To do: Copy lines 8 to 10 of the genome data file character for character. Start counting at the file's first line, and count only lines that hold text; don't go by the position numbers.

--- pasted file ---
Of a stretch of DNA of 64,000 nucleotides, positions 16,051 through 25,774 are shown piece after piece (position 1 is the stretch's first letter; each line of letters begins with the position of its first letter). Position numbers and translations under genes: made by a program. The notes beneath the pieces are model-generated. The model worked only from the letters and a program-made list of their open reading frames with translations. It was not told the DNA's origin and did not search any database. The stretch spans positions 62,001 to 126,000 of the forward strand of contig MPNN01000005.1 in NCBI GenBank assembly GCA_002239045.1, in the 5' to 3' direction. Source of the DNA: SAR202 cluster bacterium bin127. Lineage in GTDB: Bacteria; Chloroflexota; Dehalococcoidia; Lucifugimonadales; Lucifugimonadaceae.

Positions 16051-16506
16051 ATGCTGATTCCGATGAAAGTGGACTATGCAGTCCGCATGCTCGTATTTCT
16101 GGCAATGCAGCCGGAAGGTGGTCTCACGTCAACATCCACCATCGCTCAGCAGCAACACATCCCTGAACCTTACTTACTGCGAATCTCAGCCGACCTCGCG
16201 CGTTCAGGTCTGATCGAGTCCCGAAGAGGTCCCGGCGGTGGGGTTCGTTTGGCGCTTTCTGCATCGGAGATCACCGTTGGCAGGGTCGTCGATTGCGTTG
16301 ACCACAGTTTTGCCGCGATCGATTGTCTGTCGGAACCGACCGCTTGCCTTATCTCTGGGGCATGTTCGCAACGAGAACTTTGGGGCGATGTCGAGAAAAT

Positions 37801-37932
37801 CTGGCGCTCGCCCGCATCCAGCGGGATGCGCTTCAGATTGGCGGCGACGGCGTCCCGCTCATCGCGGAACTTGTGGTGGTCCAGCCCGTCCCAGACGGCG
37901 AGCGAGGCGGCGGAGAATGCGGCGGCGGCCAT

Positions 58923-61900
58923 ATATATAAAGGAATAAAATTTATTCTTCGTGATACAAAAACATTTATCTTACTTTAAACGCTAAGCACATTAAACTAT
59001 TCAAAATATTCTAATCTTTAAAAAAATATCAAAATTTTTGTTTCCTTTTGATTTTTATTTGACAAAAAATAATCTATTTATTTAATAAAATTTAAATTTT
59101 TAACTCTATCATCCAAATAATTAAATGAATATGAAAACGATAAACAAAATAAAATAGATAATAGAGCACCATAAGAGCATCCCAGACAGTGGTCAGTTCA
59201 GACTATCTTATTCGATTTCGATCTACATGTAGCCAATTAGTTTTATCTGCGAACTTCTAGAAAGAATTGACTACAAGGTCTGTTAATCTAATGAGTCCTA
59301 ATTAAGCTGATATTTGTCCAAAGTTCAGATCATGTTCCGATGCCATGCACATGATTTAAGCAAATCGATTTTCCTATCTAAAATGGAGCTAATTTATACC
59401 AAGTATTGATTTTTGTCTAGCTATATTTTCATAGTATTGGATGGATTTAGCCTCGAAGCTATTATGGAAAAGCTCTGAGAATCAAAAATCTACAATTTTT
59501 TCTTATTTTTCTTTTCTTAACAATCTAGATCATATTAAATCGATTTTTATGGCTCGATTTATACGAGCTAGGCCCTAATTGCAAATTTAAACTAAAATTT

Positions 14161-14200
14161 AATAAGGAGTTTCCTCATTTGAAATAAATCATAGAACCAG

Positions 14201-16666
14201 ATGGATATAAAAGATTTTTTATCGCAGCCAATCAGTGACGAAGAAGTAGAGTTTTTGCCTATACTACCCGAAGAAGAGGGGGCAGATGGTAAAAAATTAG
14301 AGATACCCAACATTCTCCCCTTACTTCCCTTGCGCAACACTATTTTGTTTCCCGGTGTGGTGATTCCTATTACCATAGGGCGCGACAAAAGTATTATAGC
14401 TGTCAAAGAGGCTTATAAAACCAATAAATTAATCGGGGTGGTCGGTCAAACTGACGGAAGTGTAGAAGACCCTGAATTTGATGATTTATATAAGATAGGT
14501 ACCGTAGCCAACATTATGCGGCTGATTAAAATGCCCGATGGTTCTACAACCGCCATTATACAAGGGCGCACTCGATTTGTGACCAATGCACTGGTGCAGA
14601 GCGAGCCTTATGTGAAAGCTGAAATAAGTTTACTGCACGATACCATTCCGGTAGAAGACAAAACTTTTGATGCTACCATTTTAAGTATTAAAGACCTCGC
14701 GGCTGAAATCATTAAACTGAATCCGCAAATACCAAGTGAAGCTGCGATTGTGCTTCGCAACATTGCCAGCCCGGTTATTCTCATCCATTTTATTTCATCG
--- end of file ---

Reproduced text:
37801 CTGGCGCTCGCCCGCATCCAGCGGGATGCGCTTCAGATTGGCGGCGACGGCGTCCCGCTCATCGCGGAACTTGTGGTGGTCCAGCCCGTCCCAGACGGCG
37901 AGCGAGGCGGCGGAGAATGCGGCGGCGGCCAT

Positions 58923-61900